The most valuable thing in the world


One year ago today I was standing in front of an old-fashioned wood burning stove in a hostel in Punta Arenas while warming up soup in my mess kit.  Brian and I had just arrived on the ferry from Tierra del Fuego after our first full day of riding after leaving Ushuaia on the brand spanking new northbound portion of our trip.

 The wind was doing its usual Patagonia thing outside, blowing a hoolie.  We planned to ride to the zones franca and buy parts so Brian could do some much-needed service work on both bikes and replace his chain before we rode further north to Torres del Paine National Park. But we weren’t going to do that the same day, having been worn out from riding in the wind to Porvenir that morning and enduring the rough crossing of the Strait of Magellan on the boat. We could relax for now and worry about parts another day.

I was over the moon, still in the post-climactic afterglow of having reached Ushuaia without breaking any more bones than the two I had broken in Canada.  Whatever else happened from then on out, I had reached Ushuaia and nothing would change that.

I remember sitting in the small boiling hot kitchen and looking out the window at the tents flapping in the wind in the yard of the hostel, wanting to remember and relish that small moment. I’d spent most of the last year and a half learning to live more in each of these moments and finding something worth experiencing in every day. The 20 months of riding and traveling I’d done up to that point had given me hundreds, if not thousands, of incredible moments and experiences. And this one moment sparked a memory for me.

A few years before I’d attended a hotel conference along with more than 4000 other people and sat in an enormous convention center to hear a keynote speaker. The speaker said something that day that struck a chord in me.  The most valuable thing you will ever have in your entire life is time. Some people get more than you. Some people get less than you. But the only thing that matters is what you choose to spend yours on.  At the time I was wrapping up a 21-year career that had absorbed most of me and my life. And I’d felt like I’d chosen to spend too much of my time working to make a small family rich and I’d missed out on time for myself and time with my family and friends.  But I had a light at the end of the tunnel, one that I had chosen to put in front of myself. I was planning to quit and to ride my motorcycle to South America. His talk made me feel like I was making good choices and moving in the direction I needed to go.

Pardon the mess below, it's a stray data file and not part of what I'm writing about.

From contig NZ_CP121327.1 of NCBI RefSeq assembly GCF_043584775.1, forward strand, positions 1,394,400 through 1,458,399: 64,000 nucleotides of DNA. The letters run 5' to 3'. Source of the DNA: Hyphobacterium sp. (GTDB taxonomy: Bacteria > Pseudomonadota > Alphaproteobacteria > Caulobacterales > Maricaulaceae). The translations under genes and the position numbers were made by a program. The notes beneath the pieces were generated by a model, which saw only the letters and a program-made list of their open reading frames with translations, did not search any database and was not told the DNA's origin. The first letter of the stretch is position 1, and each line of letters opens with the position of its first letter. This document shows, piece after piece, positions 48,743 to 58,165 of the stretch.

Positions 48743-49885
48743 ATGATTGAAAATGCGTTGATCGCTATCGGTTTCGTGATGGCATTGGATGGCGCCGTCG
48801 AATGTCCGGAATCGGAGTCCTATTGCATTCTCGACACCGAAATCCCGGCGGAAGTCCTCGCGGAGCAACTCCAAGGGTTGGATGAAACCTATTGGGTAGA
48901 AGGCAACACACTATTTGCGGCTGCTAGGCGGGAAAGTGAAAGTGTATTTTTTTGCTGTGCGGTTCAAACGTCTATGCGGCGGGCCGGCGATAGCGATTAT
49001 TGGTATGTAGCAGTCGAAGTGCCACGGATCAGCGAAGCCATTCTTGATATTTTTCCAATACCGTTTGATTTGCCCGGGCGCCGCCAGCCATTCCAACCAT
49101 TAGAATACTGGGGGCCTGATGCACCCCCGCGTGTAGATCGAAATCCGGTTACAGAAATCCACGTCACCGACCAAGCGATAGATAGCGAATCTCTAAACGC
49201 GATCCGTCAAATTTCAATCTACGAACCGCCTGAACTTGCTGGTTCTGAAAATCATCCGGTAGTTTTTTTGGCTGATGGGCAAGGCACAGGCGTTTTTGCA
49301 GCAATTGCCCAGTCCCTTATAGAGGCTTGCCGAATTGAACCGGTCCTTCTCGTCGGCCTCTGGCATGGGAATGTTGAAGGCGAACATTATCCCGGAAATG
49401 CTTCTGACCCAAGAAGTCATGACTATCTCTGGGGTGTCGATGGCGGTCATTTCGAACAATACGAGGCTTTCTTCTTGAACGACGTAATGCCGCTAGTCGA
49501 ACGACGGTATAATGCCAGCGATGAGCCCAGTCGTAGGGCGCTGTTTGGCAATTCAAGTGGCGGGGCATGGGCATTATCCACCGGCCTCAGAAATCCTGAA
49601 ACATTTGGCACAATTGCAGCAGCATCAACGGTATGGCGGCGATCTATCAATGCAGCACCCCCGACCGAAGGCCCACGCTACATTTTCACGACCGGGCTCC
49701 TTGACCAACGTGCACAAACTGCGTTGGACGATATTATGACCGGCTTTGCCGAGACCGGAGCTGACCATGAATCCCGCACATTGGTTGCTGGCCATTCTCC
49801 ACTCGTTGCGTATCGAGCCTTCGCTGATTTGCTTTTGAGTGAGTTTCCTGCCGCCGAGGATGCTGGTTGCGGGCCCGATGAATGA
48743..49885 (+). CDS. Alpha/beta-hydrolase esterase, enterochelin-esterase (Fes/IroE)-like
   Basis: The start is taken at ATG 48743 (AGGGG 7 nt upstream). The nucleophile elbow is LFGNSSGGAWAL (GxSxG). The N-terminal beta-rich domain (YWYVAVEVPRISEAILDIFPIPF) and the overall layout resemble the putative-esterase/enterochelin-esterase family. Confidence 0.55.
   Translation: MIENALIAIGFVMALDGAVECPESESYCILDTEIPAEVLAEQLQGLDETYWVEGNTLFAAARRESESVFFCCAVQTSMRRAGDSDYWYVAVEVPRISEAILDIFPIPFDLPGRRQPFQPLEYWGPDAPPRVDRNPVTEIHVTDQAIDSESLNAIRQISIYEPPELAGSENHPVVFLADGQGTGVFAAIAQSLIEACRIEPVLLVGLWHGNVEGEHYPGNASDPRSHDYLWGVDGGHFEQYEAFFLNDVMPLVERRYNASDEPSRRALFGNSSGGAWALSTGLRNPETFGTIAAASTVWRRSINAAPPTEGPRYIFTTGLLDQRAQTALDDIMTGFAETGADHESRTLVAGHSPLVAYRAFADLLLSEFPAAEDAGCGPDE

As I stood in the hostel kitchen gazing out the window, I realized I had come full circle. I had chosen to trade heels for riding boots, hairspray for a helmet, and a house full of things for an adventure of freedom on the road. I had chosen to spend my time on myself, and I’d been rewarded with beautiful experiences I wouldn’t trade for anything. It was the best spent time I’d had in years.

A plaque I used to keep on my dressing table said something along the lines of “I hope that I remember whatever I choose to do today must be worthy of my time. After all, I’m exchanging a day of my life for it.”

Here’s to hoping each of you make good trades for your days.

Categories: TravelTags: , , , , , , , , , , , , , , , , ,

2 comments

  1. I love everything about this post! I’m so glad you followed your heart and that awesome plaque. 🙂

    When I was still working, this Mark Twain quote was what motivated me, and finally, helped make the decision to retire young (ish):

    “Twenty years from now you will be more disappointed by the things you didn’t do than by the ones you did do. So throw off the bowlines. Sail away from the safe harbor. Catch the trade winds in your sails. Explore. Dream. Discover.”

    Cheers, Lynne

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